Teens in our focus group explained specific ways in which a relationship might be displayed on social media. You need to have the padlock emoji with a heart and two people holding hands. Focus group teens also noted that posting publicly about a relationship – noting the date you started the relationship in your bio, declaring your affection, posting photos – sometimes had to do with gaining a sense of status, expressing possessiveness or getting attention from peers: High school boy 1: But even as they use social media to support their friends’ relationships, many teen daters express annoyance at the public nature of their own romantic partnerships on social media.As a high school boy related, people in relationships change “You’ve got to put the date in the bio and her in the bio. Fully 69% of teen social media users with dating experience agree that too many people can see what’s happening in their relationship on social media, with 16% indicating that they “strongly” agree.Among teens with relationship experience: Beyond publicly displaying affection and one’s own relationship, social media is a space where many teens can express public support or approval of others’ romantic relationships: 63% of teens with dating experience have posted or liked something on social media as a way to indicate their support of one of their friends’ relationships.

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Some 37% of teens with dating experience have used social media to tell their significant other how much they like them in a way that is visible to other people.

Teens from less well-off households, as well as those who have met a partner online, are especially likely to have done this.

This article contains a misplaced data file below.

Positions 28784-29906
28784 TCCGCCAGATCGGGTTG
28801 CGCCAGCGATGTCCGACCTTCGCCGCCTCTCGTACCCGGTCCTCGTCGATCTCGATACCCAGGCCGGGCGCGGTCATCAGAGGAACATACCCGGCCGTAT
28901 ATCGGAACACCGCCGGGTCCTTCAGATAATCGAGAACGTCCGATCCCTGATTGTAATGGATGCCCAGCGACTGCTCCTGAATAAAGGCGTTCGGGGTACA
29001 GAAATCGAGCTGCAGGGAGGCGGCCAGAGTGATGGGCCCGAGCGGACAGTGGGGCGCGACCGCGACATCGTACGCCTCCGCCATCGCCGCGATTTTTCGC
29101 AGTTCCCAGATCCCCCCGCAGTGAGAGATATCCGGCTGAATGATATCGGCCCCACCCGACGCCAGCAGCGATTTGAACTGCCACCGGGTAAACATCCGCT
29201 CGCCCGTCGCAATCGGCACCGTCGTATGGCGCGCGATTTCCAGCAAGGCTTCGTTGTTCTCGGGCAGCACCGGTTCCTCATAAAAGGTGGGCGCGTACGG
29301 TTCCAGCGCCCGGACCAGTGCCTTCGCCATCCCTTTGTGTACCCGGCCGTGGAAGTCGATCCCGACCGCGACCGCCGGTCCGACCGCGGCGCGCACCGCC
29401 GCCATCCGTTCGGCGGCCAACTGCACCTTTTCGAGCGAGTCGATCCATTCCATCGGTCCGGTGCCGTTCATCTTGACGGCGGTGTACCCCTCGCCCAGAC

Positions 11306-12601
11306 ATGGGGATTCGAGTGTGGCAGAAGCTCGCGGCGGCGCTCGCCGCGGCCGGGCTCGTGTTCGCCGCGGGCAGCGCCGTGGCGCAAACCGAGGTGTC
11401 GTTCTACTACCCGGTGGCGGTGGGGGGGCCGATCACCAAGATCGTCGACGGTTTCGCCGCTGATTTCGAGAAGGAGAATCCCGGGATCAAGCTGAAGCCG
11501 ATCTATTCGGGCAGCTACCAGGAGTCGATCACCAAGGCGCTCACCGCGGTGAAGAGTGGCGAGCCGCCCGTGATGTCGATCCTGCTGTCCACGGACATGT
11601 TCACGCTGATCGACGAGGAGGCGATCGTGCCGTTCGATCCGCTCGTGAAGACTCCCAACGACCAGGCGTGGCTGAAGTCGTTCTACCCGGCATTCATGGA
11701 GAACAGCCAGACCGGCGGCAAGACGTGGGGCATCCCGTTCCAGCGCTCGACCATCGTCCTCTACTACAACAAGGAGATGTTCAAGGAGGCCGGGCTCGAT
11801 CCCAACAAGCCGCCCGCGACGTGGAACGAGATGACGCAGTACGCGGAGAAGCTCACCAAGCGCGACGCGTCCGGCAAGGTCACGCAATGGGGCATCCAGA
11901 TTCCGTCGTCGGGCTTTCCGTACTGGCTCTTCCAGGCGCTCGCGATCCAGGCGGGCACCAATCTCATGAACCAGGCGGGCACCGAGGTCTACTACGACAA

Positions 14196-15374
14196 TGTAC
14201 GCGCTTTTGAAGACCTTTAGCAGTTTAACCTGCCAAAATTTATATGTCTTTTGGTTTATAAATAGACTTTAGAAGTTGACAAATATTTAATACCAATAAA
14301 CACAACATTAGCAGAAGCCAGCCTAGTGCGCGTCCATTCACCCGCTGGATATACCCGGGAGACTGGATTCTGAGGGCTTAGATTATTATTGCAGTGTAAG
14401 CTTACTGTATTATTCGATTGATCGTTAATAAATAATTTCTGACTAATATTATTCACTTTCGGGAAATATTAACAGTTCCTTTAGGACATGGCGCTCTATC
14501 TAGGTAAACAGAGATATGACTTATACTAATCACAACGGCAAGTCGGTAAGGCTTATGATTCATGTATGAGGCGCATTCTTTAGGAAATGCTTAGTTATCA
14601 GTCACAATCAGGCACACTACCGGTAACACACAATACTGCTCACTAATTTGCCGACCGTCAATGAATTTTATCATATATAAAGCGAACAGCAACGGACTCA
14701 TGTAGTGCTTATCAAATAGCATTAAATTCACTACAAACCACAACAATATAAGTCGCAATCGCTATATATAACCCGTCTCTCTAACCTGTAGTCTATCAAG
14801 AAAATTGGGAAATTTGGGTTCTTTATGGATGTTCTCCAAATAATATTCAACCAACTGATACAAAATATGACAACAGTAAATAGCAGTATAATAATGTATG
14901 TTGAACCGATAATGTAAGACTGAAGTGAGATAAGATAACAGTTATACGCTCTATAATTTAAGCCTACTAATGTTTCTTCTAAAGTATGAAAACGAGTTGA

And then you would go back and instead of talking to her, be like, sorry, I was in the shower or something like that. If they’re just standing side by side, it’s like, chill. if he’s got his arm on her or something, like, more. Like I guess it just depends on your jealousy level if you can feel like, ‘oh, I know my man wants me.’ Or if you’re like ‘does he really want me?

’ It just depends on the person.” As seen in our report on teen friendships, social media allows users to curate their online presence in a way that puts their best digital foot forward, or shows a different side of their personality than they can show offline.

And I wouldn’t want to be obsessive about it, and I wouldn’t want people to think I was bragging either, so I just wouldn’t show anything.” “Sometimes if your parents find out, I mean, my mom lets me have a girlfriend, but some protective parents …

they sometimes don’t even let them out with their friends. But he liked a girl that I liked and he asked her out, and she said yeah.

At the same time, this self-presentation can sometimes appear inauthentic or phony to others.

Teens are especially attuned to this type of social curation: When it comes to teen friendships, fully 85% of teen social media users agree that social media allows people to show a side of themselves that they can’t show online.

On the other hand, there are no differences between boys and girls on the question of whether their partner is less authentic on social media than they are in real life.

For a substantial minority of teens, social media offers a space to publicly express affection or solidarity with their romantic partner.

So it kind of makes [the relationship] stronger.” For some, one other useful feature of multiple digital communication platforms (e.g., texting, messaging apps, Twitter, Instagram) is that those platforms allow teens to manage communicating with multiple people and multiple romantic partners. Teens in our focus group described peering at photos on their partner’s profile to look for suspicious images.